Third medical school will not improve Māori health

13 June 2017
Dr Papaarangi Reid
Papaarangi Reid

Māori doctors are graduating at a rate greater than ever before. This is quite miraculous. The secondary education system fails to graduate a proportionate number of Māori with excellent Level 3 NCEA qualifications in the science subjects required for successful medical study. After significant investment and comprehensive initiatives, there are currently 373 Māori medical students studying at Otago and Auckland. Between us we graduated 79 in 2016. So the Māori medical workforce is young and rapidly growing.

What we don’t have is a pool of appropriate Māori graduates waiting around for another medical school to open. The University of Waikato has proposed a third medical school with a focus on producing graduates for provincial New Zealand. Waikato states in its business case that it “represents an opportunity to engage higher proportions of Māori students in medical training and to focus them on returning to provide primary care in their communities”.

Māori graduates who want a career in medicine already apply to our programmes. If they have a strong degree with good marks, they are usually accepted. We also provide alternative pathways for those who need additional support. It is at best naïve to think that the medical programmes at Auckland and Otago, with leadership from their senior Māori medical academics, have not given full consideration to this group of potential applicants.

The Waikato proposal will simply transplant the same Māori applicants from Auckland and Otago into a programme focussed on General Practice. Yes, meeting the medical needs of rural communities is a priority. However I object to the idea that Māori should be trained solely for careers in General Practice.

Māori doctors are needed in every speciality. Training Māori doctors only to work in areas where others don’t want to work is discrimination. We need Māori doctors to wake up every morning passionate about going to work. During medical school and as junior doctors, our early ideas of possible specialisation develop. With our careers lasting about 40 years after graduation, it’s important for both career satisfaction and patient outcomes that Māori doctors are in a specialisation of their choice.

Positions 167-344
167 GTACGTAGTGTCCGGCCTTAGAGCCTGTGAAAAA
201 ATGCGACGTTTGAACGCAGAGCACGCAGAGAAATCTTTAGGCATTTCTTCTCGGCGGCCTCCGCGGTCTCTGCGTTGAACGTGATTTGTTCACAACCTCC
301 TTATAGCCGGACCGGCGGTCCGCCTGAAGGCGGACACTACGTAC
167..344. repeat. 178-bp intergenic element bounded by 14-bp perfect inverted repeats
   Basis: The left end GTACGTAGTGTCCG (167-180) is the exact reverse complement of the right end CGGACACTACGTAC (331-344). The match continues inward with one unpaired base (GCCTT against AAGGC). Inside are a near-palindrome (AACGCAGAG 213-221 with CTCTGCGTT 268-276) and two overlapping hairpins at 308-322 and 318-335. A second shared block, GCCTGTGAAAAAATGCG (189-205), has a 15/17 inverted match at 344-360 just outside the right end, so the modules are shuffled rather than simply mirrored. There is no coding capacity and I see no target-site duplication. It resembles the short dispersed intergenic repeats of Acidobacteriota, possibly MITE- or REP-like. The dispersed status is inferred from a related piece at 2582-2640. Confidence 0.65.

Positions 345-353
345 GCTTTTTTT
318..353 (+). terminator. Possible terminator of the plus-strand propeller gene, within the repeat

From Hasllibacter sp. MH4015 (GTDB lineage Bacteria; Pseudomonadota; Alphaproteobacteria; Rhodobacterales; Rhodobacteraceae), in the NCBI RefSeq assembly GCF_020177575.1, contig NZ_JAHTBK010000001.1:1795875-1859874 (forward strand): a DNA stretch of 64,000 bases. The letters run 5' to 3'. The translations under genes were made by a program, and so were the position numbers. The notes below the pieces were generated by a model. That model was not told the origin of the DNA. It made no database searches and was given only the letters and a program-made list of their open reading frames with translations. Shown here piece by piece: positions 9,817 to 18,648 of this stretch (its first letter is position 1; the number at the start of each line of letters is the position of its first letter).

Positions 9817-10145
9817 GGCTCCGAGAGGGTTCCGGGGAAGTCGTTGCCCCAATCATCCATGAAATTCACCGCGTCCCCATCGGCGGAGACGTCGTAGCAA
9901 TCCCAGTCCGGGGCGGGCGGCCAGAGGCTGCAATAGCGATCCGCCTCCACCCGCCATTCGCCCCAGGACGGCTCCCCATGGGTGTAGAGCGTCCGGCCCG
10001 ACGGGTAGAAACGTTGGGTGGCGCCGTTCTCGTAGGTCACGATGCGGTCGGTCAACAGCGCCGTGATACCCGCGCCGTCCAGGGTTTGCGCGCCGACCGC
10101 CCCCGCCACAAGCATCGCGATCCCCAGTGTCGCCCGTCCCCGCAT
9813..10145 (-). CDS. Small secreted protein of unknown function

The existing medical programmes already deliver the full scope of clinical specialisations, alongside comprehensive rural and regional training. For more than a decade we have provided year-long training experiences for senior medical students in regional and rural areas. These are now showing positive signs of graduates wanting to return to regional areas for junior doctor experience. In the coming years these new graduates will be seeking places and specialities in which to work. These great training experiences seem to be influencing their decisions and highlight the regional focus already in place within the existing programmes.

What we really need is investment in the infrastructure of regional and rural general practice to support more practices to become safe learning environments for students, junior doctors and specialists-in-training. Furthermore new iterations of general practice need to be developed so that a doctor can move between rural and urban practice in a flexible and financially viable way depending on family commitments and lifestyle preferences. We also need to rescope how rural health can be optimised in a rapidly changing world taking full advantage of innovative use of new technologies and extended scopes of practice for our colleagues in nursing, pharmacy and community health. Investment in these areas would be more productive for Māori health than building another medical school.

Associate Professor Papaarangi Reid (Te Rarawa) is Tumuaki and Head of Department of Māori Health at the University of Auckland's Faculty of Medical and Health Sciences.